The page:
Red-haired white woman in pink parka looking at camera and smiling
Catherine Rodd, a multi-media specialist hired by General Council, did a communication study last fall that found a disconnect between how the church's story is told and received (Photo by Merle Robillard)

Topics: UCC in Focus | Church News

United Church has a lot of messages to impart, and is working on it

Breakdowns in communication can occur between the pews and the General Council, and also to the world at large


The United Church’s media presence last Easter weekend ranged from one newspaper story about an iconoclastic Toronto minister whose congregation replaced “Jesus Christ” with “glorious hope” in a resurrection hymn, to another about a dramatic whip-cracking Good Friday service with mainstream Atonement theology in Truro, N.S. On the internet, the moderator’s hope-filled Easter message appeared alongside a General Council notice about the church’s unhappy residential school legacy.

The wide and sometimes bewildering variety of messages about the United Church that appear in the press should come as no surprise to a church that has weathered media storms over inclusive language, gay ordination, resurrection theology, same-sex marriage and “bobblehead Jesus” in the last couple of decades. It should also come as no surprise that a major ongoing challenge for all levels of the church is to make sure that the United Church message is not misunderstood by reporters, the general public and the people in its own pews.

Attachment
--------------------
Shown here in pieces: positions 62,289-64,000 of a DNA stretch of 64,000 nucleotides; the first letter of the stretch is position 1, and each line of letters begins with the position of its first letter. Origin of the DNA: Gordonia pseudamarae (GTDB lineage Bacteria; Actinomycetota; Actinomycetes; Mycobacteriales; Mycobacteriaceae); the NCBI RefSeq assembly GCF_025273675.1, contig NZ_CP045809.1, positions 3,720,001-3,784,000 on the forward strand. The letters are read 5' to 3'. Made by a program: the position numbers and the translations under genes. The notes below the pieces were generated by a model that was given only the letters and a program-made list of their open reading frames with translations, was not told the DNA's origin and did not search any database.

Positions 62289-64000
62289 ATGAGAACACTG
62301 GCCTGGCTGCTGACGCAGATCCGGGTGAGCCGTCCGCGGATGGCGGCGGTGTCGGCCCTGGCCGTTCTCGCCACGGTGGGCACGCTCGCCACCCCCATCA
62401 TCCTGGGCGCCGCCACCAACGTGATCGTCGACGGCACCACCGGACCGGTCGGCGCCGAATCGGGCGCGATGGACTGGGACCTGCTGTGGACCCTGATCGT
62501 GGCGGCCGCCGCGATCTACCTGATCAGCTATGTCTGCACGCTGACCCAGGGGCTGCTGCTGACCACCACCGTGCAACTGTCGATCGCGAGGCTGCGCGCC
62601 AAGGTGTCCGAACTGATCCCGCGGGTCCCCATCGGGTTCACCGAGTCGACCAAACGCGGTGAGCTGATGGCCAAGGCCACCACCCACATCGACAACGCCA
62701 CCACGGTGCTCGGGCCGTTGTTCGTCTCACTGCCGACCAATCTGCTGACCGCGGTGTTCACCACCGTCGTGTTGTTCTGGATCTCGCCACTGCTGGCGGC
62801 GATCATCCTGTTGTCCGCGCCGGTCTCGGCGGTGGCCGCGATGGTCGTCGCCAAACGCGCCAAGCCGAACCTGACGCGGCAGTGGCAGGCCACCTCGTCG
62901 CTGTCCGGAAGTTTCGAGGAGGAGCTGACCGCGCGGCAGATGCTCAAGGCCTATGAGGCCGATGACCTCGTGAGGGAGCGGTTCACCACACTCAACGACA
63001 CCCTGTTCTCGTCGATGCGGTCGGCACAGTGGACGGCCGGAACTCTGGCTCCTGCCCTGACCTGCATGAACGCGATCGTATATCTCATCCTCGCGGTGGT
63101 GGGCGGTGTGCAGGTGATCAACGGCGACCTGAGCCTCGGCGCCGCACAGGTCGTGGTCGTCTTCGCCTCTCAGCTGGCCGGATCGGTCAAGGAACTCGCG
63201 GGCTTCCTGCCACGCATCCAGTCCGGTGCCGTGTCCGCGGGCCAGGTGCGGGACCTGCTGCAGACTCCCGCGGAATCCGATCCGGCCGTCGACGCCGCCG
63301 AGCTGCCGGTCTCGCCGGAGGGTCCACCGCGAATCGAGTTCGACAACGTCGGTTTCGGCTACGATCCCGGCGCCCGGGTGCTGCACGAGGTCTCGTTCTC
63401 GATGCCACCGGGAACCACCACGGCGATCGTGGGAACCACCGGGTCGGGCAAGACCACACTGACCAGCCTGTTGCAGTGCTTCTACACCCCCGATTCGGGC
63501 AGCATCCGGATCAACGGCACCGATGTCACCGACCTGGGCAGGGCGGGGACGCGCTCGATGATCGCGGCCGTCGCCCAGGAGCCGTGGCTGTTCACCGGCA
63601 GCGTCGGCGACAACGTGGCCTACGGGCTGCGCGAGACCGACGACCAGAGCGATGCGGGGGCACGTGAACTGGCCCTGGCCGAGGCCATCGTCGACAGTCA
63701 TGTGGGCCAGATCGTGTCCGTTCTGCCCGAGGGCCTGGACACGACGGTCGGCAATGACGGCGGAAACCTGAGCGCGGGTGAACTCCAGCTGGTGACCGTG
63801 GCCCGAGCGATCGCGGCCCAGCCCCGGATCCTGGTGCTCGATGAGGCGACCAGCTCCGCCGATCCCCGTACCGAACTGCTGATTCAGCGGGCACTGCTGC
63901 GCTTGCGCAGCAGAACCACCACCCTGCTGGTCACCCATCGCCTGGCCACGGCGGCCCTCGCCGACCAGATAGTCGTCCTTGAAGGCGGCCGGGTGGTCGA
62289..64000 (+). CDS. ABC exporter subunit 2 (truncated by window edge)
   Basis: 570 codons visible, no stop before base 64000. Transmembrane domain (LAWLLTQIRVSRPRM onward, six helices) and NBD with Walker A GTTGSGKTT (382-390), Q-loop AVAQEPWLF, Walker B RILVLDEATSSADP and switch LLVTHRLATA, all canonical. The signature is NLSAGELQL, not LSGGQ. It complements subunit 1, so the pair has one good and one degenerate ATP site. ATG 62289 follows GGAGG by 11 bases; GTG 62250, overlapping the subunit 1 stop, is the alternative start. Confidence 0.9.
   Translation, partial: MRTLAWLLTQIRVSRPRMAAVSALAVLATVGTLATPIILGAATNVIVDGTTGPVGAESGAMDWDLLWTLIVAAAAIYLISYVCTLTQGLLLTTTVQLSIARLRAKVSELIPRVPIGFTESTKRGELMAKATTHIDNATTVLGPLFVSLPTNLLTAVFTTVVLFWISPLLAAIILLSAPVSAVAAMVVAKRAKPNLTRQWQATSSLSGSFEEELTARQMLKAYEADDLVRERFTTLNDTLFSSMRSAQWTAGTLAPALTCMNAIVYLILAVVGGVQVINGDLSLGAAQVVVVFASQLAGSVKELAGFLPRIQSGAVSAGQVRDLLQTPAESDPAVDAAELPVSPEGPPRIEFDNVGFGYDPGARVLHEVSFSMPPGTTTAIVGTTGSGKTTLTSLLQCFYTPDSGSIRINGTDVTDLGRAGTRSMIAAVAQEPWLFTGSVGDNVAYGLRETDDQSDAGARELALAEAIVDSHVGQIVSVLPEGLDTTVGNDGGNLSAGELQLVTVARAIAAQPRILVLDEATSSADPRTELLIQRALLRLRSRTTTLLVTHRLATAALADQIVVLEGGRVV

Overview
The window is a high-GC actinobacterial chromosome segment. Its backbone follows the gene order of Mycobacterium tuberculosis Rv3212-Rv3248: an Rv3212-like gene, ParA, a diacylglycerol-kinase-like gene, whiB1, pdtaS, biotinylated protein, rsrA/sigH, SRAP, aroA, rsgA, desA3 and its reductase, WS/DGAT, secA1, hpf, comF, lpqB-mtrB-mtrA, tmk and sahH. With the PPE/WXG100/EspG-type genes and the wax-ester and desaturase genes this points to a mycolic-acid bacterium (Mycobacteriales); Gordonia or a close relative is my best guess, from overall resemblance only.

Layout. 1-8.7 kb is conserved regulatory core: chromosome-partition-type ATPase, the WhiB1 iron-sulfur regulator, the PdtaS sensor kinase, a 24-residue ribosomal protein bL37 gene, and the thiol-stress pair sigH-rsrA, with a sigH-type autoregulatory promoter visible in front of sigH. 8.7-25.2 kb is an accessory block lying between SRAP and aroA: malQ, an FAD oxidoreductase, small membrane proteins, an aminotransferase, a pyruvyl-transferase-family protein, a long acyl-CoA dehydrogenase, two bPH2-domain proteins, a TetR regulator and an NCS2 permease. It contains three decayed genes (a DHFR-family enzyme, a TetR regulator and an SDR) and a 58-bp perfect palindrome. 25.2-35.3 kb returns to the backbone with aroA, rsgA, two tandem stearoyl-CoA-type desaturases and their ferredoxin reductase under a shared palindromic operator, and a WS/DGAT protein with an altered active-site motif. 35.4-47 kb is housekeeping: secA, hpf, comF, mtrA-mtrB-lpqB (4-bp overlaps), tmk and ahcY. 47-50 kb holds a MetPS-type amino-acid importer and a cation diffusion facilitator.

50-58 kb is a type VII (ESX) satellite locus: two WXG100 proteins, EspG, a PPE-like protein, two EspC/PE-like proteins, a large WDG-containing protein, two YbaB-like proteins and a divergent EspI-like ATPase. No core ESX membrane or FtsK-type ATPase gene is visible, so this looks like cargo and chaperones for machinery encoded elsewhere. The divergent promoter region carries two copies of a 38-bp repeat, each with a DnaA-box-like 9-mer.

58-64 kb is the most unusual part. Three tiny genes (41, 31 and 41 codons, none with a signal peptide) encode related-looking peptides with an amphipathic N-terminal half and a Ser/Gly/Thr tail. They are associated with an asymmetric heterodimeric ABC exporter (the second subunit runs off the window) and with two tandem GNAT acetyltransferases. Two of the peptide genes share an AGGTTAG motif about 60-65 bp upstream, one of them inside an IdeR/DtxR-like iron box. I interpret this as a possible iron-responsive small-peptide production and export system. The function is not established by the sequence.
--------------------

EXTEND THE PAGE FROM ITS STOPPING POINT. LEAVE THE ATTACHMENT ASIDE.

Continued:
“We are a church,” says General Council general secretary Nora Sanders, “so fundamentally we have to find ways to share what challenges us and what inspires us.” A need for two-way communication distinguishes the church from secular corporate organizations, she says. So, “how do we hear from one another and how do we hear what people want to know in this information-overload world?”

To get an answer, General Council Office has done two major communication studies in the past three years. The most recent was completed last fall by staff multimedia specialist Catherine Rodd. Her report offered three scenarios. Hiring a corporate-style communications director figured into two of them but was rejected as too costly.

The third option, a working group made up of existing staff, is now in place. Led by executive minister Daniel Benson, it’s looking at the church’s internal communication — aimed at ministers and committed volunteers — and external communication aimed at the public at large.